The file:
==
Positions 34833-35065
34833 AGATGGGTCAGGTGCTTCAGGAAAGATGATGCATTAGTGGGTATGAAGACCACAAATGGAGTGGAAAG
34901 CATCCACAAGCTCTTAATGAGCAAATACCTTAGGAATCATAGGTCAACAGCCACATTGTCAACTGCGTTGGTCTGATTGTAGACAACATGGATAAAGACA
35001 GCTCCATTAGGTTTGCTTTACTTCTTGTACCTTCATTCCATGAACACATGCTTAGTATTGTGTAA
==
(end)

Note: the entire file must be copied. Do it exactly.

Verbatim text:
Positions 34833-35065
34833 AGATGGGTCAGGTGCTTCAGGAAAGATGATGCATTAGTGGGTATGAAGACCACAAATGGAGTGGAAAG
34901 CATCCACAAGCTCTTAATGAGCAAATACCTTAGGAATCATAGGTCAACAGCCACATTGTCAACTGCGTTGGTCTGATTGTAGACAACATGGATAAAGACA
35001 GCTCCATTAGGTTTGCTTTACTTCTTGTACCTTCATTCCATGAACACATGCTTAGTATTGTGTAA